Document Type: Research Paper
Department of Communication and Cultural Studies, Faculty of Social Sciences, University of Tehran
Nanyang Technological University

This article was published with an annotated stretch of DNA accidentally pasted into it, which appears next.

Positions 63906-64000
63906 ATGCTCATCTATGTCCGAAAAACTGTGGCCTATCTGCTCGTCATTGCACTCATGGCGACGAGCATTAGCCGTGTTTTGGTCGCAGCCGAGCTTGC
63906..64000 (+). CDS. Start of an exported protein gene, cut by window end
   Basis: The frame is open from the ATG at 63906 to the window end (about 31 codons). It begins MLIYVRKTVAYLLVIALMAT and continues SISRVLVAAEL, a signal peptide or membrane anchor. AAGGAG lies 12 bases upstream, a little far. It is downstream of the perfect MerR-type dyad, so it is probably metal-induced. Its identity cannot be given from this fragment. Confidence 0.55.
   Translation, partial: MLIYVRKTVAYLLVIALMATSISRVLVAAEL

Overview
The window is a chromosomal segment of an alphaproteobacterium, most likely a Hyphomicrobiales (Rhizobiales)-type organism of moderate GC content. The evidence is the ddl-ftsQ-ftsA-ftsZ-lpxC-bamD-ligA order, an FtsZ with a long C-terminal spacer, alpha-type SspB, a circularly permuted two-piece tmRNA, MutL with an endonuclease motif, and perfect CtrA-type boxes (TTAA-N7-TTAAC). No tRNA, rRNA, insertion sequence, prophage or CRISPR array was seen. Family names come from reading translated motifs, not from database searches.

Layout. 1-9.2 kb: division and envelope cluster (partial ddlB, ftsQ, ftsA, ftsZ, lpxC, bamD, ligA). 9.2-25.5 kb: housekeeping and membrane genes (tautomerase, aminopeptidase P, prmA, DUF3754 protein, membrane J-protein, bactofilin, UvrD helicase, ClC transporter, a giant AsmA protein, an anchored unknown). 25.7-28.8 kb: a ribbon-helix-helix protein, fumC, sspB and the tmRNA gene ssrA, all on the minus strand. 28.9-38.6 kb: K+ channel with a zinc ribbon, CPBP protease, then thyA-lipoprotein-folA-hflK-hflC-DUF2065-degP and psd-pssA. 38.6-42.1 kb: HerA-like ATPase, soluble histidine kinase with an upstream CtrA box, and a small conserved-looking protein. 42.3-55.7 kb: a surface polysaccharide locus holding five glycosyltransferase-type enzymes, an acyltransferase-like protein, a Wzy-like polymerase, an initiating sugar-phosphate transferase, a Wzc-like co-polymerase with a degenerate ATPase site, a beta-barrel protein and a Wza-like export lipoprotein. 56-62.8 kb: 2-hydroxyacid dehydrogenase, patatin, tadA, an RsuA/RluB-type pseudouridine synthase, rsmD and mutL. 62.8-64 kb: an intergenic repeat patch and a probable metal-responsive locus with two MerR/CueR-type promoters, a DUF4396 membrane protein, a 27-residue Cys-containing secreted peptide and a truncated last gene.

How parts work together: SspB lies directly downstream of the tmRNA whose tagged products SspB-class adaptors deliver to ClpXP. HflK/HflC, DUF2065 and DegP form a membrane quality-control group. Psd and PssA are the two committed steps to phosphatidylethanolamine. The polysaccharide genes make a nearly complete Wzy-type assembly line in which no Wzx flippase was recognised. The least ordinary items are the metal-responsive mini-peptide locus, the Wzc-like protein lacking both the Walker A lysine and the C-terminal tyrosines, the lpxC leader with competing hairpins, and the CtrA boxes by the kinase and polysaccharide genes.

Despite tremendous popularity of video games, there have been concerns about their detrimental effects on children. The game rating systems were developed to assist parents in monitoring their children’s gaming experiences. This paper explores how parents in Iran, as a society without established media rating systems, control their children’s gaming experiences. Mixed methods of semi-structured in-depth interview with 30 parents and survey with 500 parents are applied. Prominent categories of mediation among Iranian parents include: “restrictive mediation” (limiting the amount of time that children spend on playing video games), “instructive mediation” (warning children of negative effects of video games), and “social co-playing” (sitting near children during gaming sessions to check the game content). We also found that parents who are concerned about negative effects of gaming and parents who consider game rating system as essential exert more mediation over children's gaming experiences. Parents with high level of education, mothers, and parents of younger children apply more any of these three types of mediation. Finally, implications for game policy-making and suggestions for future research are provided.